Distribution metadata revolves around EIDR: the Entertainment IDentifier Registry, which assigns a unique ID globally for:
…a broad array of audio visual objects, including motion pictures, television, and radio programs. The identification system resolves an identifier to a metadata record that is associated with top-level titles, edits, DVDs, encodings, clips, and mash-ups. EIDR also provides identifiers for Video Service providers, such as broadcast and cable networks.
As of late 2015, EIDR contains over 827K content assets (up 14% from 2014), including 143K movies, and 387K episodes of over 24K TV series. EIDR is an implementation of a Digital Object Identifier (DOI).
The great thing about unique IDs is that they allow other metadata to be linked to that unique ID, and TiVo package up information about on camera and behind the scenes talent linked to that ID and make it available for program guides and other uses.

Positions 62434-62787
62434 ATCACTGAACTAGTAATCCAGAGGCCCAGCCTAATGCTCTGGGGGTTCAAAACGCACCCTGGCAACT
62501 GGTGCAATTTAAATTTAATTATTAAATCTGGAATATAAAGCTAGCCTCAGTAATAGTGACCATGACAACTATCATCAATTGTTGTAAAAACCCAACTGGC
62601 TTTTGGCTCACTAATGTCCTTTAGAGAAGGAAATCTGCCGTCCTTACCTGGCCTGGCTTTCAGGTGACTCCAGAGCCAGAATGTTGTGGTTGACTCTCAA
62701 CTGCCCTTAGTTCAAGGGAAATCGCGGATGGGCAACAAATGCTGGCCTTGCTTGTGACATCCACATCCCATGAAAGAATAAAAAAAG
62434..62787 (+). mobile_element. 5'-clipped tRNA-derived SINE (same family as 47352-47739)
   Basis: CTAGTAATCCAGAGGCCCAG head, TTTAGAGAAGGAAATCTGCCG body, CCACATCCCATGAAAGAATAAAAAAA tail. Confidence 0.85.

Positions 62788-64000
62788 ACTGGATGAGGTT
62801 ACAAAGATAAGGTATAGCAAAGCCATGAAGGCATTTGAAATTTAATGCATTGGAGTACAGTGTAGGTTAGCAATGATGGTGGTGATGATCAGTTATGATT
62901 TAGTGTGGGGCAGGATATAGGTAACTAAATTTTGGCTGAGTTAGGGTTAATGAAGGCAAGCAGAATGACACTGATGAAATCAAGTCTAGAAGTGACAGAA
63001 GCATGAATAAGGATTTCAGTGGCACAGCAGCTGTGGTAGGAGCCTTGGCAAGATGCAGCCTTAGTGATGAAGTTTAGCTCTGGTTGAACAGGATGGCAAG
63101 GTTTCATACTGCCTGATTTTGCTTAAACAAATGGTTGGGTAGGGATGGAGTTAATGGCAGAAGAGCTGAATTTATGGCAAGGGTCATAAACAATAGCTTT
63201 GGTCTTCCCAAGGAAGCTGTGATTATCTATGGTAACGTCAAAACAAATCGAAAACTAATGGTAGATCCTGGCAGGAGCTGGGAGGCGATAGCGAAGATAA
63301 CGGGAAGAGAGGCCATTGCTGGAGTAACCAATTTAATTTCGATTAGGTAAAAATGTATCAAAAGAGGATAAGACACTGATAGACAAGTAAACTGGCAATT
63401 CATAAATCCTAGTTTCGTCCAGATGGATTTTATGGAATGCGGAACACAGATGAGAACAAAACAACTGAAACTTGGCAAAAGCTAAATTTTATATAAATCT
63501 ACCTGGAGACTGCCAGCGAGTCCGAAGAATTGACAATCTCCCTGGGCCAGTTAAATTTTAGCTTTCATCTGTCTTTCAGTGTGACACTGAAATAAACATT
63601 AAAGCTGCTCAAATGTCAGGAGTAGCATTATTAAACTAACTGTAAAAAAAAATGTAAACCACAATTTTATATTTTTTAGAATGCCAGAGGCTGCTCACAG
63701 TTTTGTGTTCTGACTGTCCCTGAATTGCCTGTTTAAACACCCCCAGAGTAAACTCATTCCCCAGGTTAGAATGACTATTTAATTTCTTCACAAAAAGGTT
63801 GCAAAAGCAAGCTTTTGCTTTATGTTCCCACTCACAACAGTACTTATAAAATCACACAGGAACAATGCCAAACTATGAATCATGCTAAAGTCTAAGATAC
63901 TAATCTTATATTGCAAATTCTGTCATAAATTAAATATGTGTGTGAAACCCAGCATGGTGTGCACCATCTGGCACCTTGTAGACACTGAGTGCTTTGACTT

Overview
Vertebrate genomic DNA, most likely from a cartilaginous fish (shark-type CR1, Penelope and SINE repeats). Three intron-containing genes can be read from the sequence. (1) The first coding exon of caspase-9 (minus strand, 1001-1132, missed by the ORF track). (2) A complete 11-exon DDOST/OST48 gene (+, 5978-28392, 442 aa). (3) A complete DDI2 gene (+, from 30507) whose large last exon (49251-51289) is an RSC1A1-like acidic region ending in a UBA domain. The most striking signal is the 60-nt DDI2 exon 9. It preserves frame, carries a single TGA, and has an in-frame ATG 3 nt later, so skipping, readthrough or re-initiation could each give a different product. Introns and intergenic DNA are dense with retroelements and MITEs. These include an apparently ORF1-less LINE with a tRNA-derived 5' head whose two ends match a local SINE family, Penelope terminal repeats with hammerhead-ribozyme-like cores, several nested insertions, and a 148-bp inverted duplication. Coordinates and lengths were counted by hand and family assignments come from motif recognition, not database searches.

In April 2017 Google announced that YouTube transactional reports will include:
the Entertainment Identifier Registry (EIDR) ID when that number is provided in an Avail
This enables a full EIDR “round trip,” where the EIDR ID is used in the initial publishing of the Avail for a piece of Film/TV content all the way through to financial reporting on the performance of the content.
Source3 also use the EIDR ID, to :
…enhance identification and tracking of movie and television properties for its marketplace and technology clients. Source3 has extensively mapped IP assets, including trademark and copyright, and has produced a comprehensive, granular database of licensable properties linked to licensor data.